Spider-Man: Homecoming is the third incarnation moviegoers have received of the big screen webslinger in less than a decade. That's a lot of your friendly neighbourhood Spider-Man to deal with, not to mention the significant matter of him joining the Marvel universe of superheroes following his scene stealing cameo in Captain America: Civil War.
It's perhaps apt then, that for Homecoming, Peter Parker (played by Tom Holland) returns to his New York roots, defending the streets of the borough of Queens while juggling saving the city with calculus.
If you're going to tell the story of Spidey, it needs to as a kid with insane powers, trying to grapple with what that entails. This is something that director Jon Watts (Cop Car, Clown) pulls off well for an enjoyable two hours of movie watching, mixing high school escapades with the death defying antics of crime fighting. Another aspect that Watts handles with aplomb is the storytelling, carefully negotiating the tropes of past Spider-Man films, specifically that famous line, "With great power comes great responsibility."
It also has to do with Uncle Ben not being in the picture, with Marisa Tomei's (The Wrestler) Aunt May feeling more like a cool older sister than makeshift mother. Parker's only real father figure in all this is Tony Stark (Robert Downey Jr), whose mentorship style is more akin to ‘do as I say and not as I do’.
To Stark's credit, he does deliver one of the most important lines in the movie: "If you're nothing without that suit, then you shouldn't have it." He says this before stripping Parker of his Stark Tech-infused suit, but it later serves as motivation during one of Spider-Man's most testing moments. The banter between the two also makes for some of the funnier parts of the film, along with Parker's best friend Ned (Jacob Batalon), who is great as part fanboy, part tech support.
After the dizzying high of going toe-to-toe with Captain America, back to stopping petty thieves, the change of pace seems to have given Spidey cabin fever. This is perhaps his biggest challenge throughout the film, although Michael Keaton's The Vulture is pretty formidable too. The Vulture's driving motivations, as a man simply trying to provide for his family as best he can, also make him a relatable character and one with whom it is easy to sympathise with.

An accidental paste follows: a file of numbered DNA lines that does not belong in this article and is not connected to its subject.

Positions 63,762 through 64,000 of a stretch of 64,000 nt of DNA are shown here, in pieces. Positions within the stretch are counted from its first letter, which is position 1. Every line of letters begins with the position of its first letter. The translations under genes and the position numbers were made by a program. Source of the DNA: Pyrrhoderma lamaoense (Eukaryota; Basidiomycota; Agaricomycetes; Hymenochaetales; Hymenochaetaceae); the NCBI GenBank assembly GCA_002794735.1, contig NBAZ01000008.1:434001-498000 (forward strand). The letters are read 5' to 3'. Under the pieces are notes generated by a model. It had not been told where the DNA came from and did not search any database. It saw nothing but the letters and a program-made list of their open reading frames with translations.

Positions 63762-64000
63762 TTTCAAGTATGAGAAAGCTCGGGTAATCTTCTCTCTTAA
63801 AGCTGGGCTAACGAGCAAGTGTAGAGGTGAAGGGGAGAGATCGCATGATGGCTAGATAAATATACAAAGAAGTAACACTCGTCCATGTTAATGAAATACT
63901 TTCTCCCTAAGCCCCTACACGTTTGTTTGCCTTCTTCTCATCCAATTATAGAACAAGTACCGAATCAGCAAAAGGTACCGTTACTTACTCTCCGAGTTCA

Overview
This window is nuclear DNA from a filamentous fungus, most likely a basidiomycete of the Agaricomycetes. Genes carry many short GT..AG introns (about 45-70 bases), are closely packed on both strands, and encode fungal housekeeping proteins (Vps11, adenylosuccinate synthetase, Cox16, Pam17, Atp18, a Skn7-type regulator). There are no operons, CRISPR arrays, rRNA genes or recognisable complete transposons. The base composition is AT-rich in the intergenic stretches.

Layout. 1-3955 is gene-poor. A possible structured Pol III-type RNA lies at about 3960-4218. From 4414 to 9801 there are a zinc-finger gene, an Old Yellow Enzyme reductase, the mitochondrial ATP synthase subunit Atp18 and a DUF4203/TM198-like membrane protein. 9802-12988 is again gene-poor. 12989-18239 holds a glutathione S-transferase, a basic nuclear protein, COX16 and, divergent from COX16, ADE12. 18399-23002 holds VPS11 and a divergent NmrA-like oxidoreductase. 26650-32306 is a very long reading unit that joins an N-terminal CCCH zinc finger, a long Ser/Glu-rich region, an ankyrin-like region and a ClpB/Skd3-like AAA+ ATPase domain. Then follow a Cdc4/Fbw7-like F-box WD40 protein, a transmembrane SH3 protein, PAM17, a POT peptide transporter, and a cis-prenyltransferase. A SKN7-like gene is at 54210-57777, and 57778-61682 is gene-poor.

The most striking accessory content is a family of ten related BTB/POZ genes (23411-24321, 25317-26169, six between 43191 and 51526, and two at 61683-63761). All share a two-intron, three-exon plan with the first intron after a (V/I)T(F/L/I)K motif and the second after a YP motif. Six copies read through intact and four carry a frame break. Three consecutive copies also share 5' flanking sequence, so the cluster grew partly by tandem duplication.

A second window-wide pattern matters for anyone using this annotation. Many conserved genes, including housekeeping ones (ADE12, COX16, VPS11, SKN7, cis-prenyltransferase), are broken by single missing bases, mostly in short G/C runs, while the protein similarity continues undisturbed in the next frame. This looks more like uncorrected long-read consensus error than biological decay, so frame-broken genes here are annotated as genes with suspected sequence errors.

Another challenge, at least from a storytelling perspective, is trying to make this film feel like a Spider-Man one. Being part of the Marvel Cinematic Universe (MCU) has its pros and cons. While the webslinger can now interact with more Marvel characters, his universe may be growing a bit too large in scope. Threads from previous Marvel films also play a heavily central role to the plot, making Homecoming feel like a bit of a filler before Infinity War at certain points.
Too MCU heavy
Examples of this is the Jatari technology that's left over following the invasion in the first Avengers film, which serves as the catalyst for the creation of The Vulture. Another is Iron Man's involvement and Parker's over reliance on Stark tech, as well as Happy Hogan (Jon Favreau), Stark's right hand man.
It’s understandable that some MCU elements need to be woven into the story, but unlike Thor, The Guardians of the Galaxy or The Avengers, Spider-Man's link to this universe need not solely be used as a lead up to Infinity War (Part 1 and 2). The character has enough clout to stand on his own, as we've seen with the second and third Captain America movies, as well as the Iron Man trilogy, which stood apart from the Infinity Stone storylines.
Our MCU overkill concerns aside, this Spider-Man film is certainly one of the better ones we've seen in recent memory. With an instantly likeable lead in Tom Holland (as well as a strong supporting cast), plus the room to build a solid big screen lore for the character, Homecoming is certainly a welcome addition to Marvel Studios' lineup. The only thing we're hoping for, is less of an MCU reliance when the sequel rolls out.
SCORE: 7.5 out of 10